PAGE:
SOVEREIGN GRANT REPORT 2017-18
The Royal Household today published its annual financial statement, The Sovereign Grant Report. For the financial year 2017-18, the Sovereign Grant amounted to £76.1m. For the first time, it included a dedicated amount – £30.4m – to fund the Reservicing of Buckingham Palace, a major 10 year overhaul of essential building services including electrical wiring, pipework, boilers and generators.
The Sovereign Grant was supplemented by additional income of £17.3m, generated from sources including facilities management charges and property rental. Official expenditure met by the Sovereign Grant in 2017-18 amounted to £47.4m. The excess of the Sovereign Grant and other income over expenditure of £28.7m was transferred to the Sovereign Grant Reserve. This includes £26.3m to meet future commitments for the Reservicing Programme.
Other highlights of the 2017-18 Report include:
- An increase of 16% in income generated to supplement the Sovereign Grant.
- A 7% reduction in greenhouse gas emissions and a 2% fall in energy consumption, as part of a broader commitment to environmental sustainability.
- Details of Reservicing Programme activity in 2017-18 and forthcoming plans for 2018-19 – including High Priority Works (replacement of boilers and generators) and the decant of the East Wing of the Palace.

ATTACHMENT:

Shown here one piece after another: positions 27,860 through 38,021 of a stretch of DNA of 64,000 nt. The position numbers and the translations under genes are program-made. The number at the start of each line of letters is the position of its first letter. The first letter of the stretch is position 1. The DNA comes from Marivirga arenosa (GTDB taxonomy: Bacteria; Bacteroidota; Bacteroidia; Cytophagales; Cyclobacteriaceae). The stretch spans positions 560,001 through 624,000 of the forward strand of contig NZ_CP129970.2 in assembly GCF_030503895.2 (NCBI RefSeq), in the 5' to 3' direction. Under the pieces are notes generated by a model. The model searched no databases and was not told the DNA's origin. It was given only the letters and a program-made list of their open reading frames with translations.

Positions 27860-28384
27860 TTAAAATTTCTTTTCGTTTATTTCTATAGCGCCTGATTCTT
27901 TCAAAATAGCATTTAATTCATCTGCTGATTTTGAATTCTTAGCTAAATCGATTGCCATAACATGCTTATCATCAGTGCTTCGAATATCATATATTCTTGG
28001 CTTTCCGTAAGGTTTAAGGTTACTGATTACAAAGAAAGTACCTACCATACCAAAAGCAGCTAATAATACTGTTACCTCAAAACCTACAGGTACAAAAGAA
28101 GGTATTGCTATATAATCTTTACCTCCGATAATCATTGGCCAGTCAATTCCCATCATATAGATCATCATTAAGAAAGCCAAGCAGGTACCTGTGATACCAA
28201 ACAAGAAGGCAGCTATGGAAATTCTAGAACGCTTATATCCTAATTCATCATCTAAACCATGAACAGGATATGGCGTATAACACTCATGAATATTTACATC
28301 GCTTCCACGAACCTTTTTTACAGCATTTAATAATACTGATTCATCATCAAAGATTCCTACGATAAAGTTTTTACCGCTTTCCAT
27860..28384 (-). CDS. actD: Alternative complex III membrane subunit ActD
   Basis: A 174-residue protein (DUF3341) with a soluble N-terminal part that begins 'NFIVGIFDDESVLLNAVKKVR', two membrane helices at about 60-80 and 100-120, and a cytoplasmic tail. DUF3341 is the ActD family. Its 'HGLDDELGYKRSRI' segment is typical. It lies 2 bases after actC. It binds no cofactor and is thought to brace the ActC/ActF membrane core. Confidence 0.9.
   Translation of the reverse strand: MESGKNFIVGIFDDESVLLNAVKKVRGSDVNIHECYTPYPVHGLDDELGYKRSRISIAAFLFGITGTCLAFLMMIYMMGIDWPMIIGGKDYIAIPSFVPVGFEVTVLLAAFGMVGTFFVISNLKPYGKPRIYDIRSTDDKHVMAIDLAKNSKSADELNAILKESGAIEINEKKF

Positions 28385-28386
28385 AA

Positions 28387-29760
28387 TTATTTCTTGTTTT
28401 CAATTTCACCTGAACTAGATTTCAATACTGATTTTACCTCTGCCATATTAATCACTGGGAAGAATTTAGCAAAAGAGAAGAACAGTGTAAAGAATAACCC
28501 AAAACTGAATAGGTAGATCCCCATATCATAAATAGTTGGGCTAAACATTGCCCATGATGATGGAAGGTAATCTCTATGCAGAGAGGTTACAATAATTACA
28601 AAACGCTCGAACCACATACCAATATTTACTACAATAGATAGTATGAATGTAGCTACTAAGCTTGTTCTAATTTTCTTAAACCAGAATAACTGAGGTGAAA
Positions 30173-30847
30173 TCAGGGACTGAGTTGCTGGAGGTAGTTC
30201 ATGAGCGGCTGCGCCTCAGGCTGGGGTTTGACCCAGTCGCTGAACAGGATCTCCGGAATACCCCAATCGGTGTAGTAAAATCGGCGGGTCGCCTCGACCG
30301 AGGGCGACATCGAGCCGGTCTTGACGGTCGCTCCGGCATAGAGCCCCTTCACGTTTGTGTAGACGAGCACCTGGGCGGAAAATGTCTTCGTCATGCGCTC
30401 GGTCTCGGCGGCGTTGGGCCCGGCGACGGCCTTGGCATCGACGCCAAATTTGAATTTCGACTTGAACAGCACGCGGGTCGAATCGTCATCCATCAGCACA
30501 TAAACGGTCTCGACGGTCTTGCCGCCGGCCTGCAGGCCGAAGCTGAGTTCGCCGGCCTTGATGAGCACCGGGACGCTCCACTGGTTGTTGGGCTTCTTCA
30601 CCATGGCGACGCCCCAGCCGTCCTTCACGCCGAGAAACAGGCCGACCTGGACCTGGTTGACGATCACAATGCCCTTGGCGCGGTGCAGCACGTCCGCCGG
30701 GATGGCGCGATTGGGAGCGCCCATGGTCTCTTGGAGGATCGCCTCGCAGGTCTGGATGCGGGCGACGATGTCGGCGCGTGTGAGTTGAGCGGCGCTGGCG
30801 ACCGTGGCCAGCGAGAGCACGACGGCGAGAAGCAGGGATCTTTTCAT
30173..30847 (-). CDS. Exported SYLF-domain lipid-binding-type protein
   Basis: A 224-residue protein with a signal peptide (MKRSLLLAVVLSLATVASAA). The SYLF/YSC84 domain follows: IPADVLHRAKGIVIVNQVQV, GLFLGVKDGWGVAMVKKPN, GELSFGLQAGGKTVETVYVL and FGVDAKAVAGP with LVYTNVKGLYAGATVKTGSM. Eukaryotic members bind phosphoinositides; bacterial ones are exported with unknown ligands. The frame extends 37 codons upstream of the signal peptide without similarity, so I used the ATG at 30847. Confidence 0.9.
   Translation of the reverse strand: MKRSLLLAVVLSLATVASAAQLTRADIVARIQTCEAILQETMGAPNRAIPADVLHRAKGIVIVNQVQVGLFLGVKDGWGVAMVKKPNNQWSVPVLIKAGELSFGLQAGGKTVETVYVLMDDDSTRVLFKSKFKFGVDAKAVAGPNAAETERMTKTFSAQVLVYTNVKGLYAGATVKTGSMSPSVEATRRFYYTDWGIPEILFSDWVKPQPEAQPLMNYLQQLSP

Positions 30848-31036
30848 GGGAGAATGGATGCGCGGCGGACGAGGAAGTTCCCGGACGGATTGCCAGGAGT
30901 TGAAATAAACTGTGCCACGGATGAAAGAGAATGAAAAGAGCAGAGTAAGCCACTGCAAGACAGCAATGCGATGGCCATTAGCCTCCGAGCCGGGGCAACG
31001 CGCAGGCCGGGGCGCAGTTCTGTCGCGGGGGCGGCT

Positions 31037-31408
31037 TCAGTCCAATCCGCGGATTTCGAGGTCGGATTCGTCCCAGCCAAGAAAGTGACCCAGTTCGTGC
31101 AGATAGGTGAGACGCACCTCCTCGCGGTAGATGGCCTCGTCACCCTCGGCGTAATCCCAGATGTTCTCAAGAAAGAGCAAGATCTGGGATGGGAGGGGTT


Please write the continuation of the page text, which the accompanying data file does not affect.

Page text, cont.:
- Official duties: in 2017-18 The Queen undertook 154 official engagements, while some 3000 engagements were carried out by the Royal Family as a whole.
Reflecting on the year 2017-18, the Keeper of the Privy Purse, Sir Michael Stevens, said:
“For the first time since the reign of Queen Victoria, there are three generations of the royal family at work together in support of The Queen. Each generation brings its own style and personality. What everyone shares is a desire for the monarchy to reflect and serve all parts of our country and the wider Commonwealth.”
Commenting on the Reservicing of Buckingham Palace, Sir Michael added:-
“The programme addresses the urgent need to overhaul the Palace’s essential services – some of which have not been updated since the 1950s. These important works will help avert the very real danger of a catastrophic building failure such as a flood or fire. During the first year of Reservicing, we removed the oldest and highest-risk electrical cabling. We set up a programme office and appointed key roles including the architect, design team and surveyors. We also commissioned a 3D survey of the building which has given us an unprecedented level of detail about the Palace.”
To download the full report visit https://www.royal.uk/